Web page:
Basic training in resuscitation techniques

Independently of self-perceived capacitation, 224 subjects (37%) had received training in CPR and/or the management of AED in the past. Of the total people with training, 28.6% had last received instruction one year or less ago, while in 46% of the cases training had taken place 5 or more years ago (Fig. 1). The training programs fundamentally took place in the context of occupational risk prevention courses in the work (company) setting (37.1%), or in courses organized by emergency care associations (26.3%) such as the Red Cross. Only 10 people (4.5%) were self-instructed (Fig. 2).

Figure 1.

Time elapsed from last training in cardiopulmonary resuscitation techniques (n=224).

Figure 2.

Place of first training in cardiopulmonary resuscitation (n=224).


Of the 378 people who had received no training in CPR (with or without AED support), 61.4% explained that they had not had any opportunity to receive training, 29.9% claimed to have little interest in the subject, and 7.7% claimed to have no time for such training. When asked whether they would be interested in participating in a training workshop in basic resuscitation techniques outside working/academic hours, 64.3% replied affirmatively, while 11.1% replied no. The rest were undecided.

General knowledge of cardiac arrest and semiautomated external defibrillation

A total of 73.6% of the responders claimed to know the meaning of cardiac arrest, though only 45% felt that they could identify CA if they were to witness the event. In turn, 59.7% would be able to identify a public access AED, and 43.3% were unaware of the existence of regulations on the use of such devices in the Basque Country (such unawareness being greater among young individuals between 15–29 years of age). Only 29.8% knew that citizens are legally authorized to use such devices in the event of an emergency.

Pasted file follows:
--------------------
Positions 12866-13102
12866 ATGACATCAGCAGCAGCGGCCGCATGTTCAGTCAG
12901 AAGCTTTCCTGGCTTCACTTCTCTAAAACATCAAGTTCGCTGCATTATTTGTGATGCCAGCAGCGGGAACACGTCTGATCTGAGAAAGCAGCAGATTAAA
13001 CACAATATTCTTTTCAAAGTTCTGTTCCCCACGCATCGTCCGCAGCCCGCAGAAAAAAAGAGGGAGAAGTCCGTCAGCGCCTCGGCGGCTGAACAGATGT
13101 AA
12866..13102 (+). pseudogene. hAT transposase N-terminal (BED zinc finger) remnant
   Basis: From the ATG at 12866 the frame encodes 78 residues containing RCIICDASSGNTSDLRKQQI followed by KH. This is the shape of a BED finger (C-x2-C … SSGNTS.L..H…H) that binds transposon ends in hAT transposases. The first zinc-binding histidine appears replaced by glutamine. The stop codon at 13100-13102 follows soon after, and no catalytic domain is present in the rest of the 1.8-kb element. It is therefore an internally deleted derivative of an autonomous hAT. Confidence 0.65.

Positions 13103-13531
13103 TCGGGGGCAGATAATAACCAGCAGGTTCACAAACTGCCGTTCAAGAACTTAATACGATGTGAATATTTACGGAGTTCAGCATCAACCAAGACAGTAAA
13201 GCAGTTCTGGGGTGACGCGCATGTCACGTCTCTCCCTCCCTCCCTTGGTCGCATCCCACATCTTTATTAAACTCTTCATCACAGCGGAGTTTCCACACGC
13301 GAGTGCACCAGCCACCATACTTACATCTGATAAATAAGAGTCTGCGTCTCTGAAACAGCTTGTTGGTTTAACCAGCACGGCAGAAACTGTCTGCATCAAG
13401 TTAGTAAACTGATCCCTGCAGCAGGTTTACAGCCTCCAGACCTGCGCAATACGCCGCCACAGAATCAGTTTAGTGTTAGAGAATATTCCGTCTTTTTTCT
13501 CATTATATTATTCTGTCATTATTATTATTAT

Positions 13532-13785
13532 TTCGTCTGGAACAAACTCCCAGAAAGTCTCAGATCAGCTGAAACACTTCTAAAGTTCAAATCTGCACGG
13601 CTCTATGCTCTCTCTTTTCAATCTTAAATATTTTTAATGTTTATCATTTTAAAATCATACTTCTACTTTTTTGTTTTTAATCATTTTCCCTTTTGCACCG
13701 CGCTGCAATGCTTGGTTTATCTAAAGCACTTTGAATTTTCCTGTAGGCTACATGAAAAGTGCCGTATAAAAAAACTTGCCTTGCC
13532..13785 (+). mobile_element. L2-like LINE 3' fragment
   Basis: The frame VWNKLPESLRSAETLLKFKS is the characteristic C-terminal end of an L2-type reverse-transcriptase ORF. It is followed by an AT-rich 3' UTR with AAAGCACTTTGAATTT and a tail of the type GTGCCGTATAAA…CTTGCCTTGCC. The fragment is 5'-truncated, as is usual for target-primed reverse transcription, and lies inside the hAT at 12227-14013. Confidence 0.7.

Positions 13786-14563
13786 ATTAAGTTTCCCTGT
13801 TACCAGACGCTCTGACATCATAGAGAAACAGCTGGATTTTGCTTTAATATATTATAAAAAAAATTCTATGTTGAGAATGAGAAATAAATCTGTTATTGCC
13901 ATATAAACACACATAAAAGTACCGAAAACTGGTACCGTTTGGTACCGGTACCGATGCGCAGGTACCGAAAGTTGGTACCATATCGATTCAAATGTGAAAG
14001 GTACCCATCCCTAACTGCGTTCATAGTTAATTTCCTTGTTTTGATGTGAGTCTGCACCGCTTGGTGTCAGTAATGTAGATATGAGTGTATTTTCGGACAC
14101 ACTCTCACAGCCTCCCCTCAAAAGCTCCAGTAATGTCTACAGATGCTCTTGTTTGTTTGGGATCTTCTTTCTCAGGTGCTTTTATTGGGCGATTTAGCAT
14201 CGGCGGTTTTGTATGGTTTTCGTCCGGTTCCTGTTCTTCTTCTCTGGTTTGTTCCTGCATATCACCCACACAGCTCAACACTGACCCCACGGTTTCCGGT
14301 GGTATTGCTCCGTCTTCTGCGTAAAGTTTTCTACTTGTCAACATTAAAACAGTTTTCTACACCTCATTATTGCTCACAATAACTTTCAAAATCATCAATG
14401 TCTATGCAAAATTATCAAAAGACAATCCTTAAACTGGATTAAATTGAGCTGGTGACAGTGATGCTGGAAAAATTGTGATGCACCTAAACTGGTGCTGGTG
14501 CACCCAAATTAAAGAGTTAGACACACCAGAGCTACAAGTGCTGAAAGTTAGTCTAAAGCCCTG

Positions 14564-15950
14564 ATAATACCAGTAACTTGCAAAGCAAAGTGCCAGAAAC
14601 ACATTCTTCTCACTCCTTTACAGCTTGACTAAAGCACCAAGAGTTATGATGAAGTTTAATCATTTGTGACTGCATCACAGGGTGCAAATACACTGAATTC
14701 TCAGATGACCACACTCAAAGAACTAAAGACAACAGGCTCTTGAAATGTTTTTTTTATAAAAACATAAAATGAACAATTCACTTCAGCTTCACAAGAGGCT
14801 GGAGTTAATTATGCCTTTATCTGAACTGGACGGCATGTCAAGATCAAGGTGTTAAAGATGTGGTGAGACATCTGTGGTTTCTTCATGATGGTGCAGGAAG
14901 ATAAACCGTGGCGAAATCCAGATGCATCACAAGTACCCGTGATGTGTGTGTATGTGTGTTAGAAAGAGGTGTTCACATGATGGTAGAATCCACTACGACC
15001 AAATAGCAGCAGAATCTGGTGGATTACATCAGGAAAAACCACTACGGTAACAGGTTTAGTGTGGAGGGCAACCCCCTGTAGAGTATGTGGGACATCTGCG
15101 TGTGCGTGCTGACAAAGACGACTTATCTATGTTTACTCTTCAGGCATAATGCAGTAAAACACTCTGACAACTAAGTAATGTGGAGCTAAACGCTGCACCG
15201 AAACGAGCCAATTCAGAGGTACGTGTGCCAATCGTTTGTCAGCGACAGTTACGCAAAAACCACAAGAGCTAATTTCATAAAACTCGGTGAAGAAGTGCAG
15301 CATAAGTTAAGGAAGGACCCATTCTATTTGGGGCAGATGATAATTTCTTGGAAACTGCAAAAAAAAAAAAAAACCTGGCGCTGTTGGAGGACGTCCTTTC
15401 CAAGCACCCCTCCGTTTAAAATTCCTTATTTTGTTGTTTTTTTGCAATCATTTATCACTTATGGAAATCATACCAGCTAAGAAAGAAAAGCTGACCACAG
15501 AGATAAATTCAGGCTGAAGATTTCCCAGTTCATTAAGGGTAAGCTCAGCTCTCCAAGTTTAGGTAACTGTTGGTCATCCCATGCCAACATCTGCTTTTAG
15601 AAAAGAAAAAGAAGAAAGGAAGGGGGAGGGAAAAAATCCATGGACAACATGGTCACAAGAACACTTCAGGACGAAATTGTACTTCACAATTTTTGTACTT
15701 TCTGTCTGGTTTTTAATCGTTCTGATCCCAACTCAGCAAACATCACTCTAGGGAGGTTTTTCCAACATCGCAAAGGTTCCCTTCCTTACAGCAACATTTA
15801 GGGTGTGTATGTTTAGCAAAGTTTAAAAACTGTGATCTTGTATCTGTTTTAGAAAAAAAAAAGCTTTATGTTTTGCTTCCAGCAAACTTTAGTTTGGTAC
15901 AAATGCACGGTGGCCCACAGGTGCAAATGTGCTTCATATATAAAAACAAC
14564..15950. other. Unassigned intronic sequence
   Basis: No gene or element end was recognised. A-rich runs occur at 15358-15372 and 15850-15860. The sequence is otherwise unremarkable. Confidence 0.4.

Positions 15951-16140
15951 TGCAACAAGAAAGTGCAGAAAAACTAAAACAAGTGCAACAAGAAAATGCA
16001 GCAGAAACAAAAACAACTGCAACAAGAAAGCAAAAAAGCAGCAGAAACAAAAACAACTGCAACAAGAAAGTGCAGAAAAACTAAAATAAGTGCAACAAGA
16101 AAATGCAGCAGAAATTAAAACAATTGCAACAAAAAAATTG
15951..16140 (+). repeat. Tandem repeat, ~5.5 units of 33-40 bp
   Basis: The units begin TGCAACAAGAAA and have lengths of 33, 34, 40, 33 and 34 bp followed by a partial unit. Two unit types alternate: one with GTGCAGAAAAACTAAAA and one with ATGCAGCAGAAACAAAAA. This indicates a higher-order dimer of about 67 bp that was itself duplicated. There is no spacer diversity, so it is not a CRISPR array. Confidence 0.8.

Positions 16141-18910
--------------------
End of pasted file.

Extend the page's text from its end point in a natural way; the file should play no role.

A total of 21.2% of our study sample claimed to have witnessed OH-CA at some point in life, and 3.6% reported having attempted CPR maneuvering before arrival of the medical emergency service.

Table 2 shows the general knowledge of the study population, establishing comparisons by age groups. Notorious homogeneity of knowledge was evidenced in all three age intervals.

Table 2.

General knowledge of cardiac arrest and automated external defibrillators according to age intervals.

  All ages  Age intervalp-value 
    15–29 years, n (%)  30–49 years, n (%)  50–64 years, n (%)   
Can explain what CA is  445 (73.6)  89 (71.2)  217 (75.9)  139 (71.6)  0.5 
Can identify CA  272 (45)  59 (47.2)  130 (45.4)  83 (42.8)  0.72 
Can recognize a public access AED  361 (59.7)  80 (64)  175 (61.2)  106 (54.6)  0.19 
Knows existence of legislation regulating AEDs in the Basque Country  343 (56.7)  52 (41.6)  169 (59.1)  122 (62.9)  <0.001 
Knows who is authorized to use AED  180 (29.7)  30 (24)  90 (31.5)  60 (30.9)  0.07 
Has witnessed OH-CA  128 (21.2)  16 (12.8)  61 (21.3)  51 (26.3)  0.02 
Has attempted to perform CPR  22 (3.6)  1 (0.8)  13 (4.5)  8 (4.1)  0.16 

AED: automated external defibrillator; OH-CA: out-of-hospital cardiac arrest; CPR: cardiopulmonary resuscitation.

Perceptions and attitudes toward cardiopulmonary resuscitation maneuvering